Tightening loudspeakers screws...

If Magico founder is right(Stereophile #5/2008) all screws holding the loudspeakers to conventional front baffles are going to get loose in weeks/months...
Any help on this?
Should I tighten up my Cello Premiere ones?; how far?
Many thanks in advance
The first step to listen to any speaker is to remove the front baffles!!

Whoever don't do this is obviously not a pro or don't want to show you the real potential of the speaker.
Check with the speakers designer on this. Sometimes they want it loose, sometimes tight, ( you need a torque spec. on that). Jeffsefu...in your post above, when you say "remove front baffles" if you mean grills, I surely disagree. Some companies voice the speakers with the grills in place. All in all....check with the manufacturer.
I am not a pro and agree with Stringreen. I have had quite an experience with many loudspeakers and removing the grills is not always the obvious and best way to go; it depends on design,voicing and...set up. Regarding the screws I was expecting an answer on the torque issue but Cello is no longer available and I do not have the tool anyway...
Which manufacturers recommend leaving the screws loose?
I've always thought you should regularly tighten the screws for best performance. I didn't know this differed by manufacturer. Examples?
Agree with Narrod. Why on earth would you leave the screws loose? I remember this was an all-too-frequent ritual with my old ProAc Response 3s, with the ever-present concern that some day I'd strip the threads. Dave
BTW, stripped screw holes, especially in MDF is always a potential issue when tightening the screws. Don't overtighten them or the holes will strip out. If you do have a hole strip out, a quick "fix" is to remove the screw and stick a few pieces of toothpick into the hole. The screw will tighten against the new wood (toothpicks) which will expand out against the sides of the hole and provide some grip.

This "trick" is not a substitute for proper torquing of the screws in the first place, but it can help if you are already in the situation where you have a stripped hole.


Jeff, very funny :)
Check this for advice:

..regarding Narrod's question. B&W require specific torquing for some of their speakers. The drivers have a foam gasket which if tightened too tight can squash the gasket and nullify the good research that went into the speaker itself. There are many manufacturers that have tightening issues. Check with your builder to see if they recommend tightening...and also, if you tighten the drivers too much, you can warp or strip the attachments. Be careful.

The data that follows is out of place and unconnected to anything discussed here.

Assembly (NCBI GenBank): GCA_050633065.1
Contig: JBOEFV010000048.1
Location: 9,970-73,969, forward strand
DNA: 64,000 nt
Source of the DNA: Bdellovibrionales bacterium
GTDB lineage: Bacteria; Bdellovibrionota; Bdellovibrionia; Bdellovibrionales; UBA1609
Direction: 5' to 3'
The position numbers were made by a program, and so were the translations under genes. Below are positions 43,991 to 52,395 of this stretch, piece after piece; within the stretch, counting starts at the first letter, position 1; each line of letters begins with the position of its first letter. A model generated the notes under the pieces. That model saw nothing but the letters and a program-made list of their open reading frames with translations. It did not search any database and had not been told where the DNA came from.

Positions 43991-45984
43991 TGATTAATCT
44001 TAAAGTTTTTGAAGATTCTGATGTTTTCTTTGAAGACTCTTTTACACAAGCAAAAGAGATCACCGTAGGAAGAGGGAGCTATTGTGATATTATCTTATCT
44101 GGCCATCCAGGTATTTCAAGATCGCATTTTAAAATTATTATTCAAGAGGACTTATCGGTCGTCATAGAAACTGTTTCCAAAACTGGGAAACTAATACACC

Stringeen, that makes sense. I just can't imagine any benefit to leaving them "loose".
My advice is to tighten the screws just to the point of firm resistance. I have owned several Meadowlark Audio speakers that also had a dampening material between the drivers and the baffle. I simply stop turning the screwdriver when the screw tells me to.
Don't leave the screws loose but don't over tighten either.
I believe the logic of leaving the screws loose is to convert vibrational energy to heat by having friction between the driver flange and baffle. It's a bit of a stretch...
I believe the foam under the driver is to achieve an air seal. Silicone caulk works even better, and holds the driver in place without need for any screws at all. If it becomes necessary to remove the drive this is not too difficult to do using a razor blade.
Here's an interesting video about tightening loudspeaker screws and changing to brass screws. Starring Rick Schultz of Virtual Dynamics.
His reasoning for using brass screws is pure bs. Then again, what do you expect from guys selling the acoustic system resonators?
"I simply stop turning the screwdriver when the screw tells me to."

I didn't know screws could talk.

I haven't tried the brass screws, but the Wheeler Engineering F.A.T. Wrench that Rick recommends is a very useful tool.
I am in the same line of thinking as Jeff. In addition to removing the baffles, I would also like to see the crossovers pulled from the cabinets or boxes to inspect them. My grandfather always said, "If you want to know how a good speaker is made get plenty of rest and a good breakfast." I don't know what that means but I still wanna see them x-overs.
I have received a professional the most answer from Matthew James Systems (they are servicing Cello and manufacturing new products with the same philosophy) and this kind of service is the one still building the brand even if it is not any longer in the market(!). They suggest to tighten up the screws every five years and do it by hand just to the point the screws will "tell" you to stop...and they certainly do it(!). Mt to you all and hope this to be useful for everybody.br.dgd
Rotarius said..."His reasoning for using brass screws is pure bs".

Of course the bs is pure. Second class bs would not be high end.
If it was pork s***, it wouldn't be kosher.
Maybe, just maybe, the screws of my Merlin VSMs would need to be checked and retightend every few years to 17.5 in/lbs on the tweeter and 11 in/lbs for the woofer and crossever panel. Yes they come with torque ratings, not be cuase they are prone to getting loose, but the speaker is "tuned" to that torque setting. Basically worrying is mostly bogus and nothing you could not "maintain" with some help from the manufacturer - it would not be a reason to buy a speaker one way or another IMHO.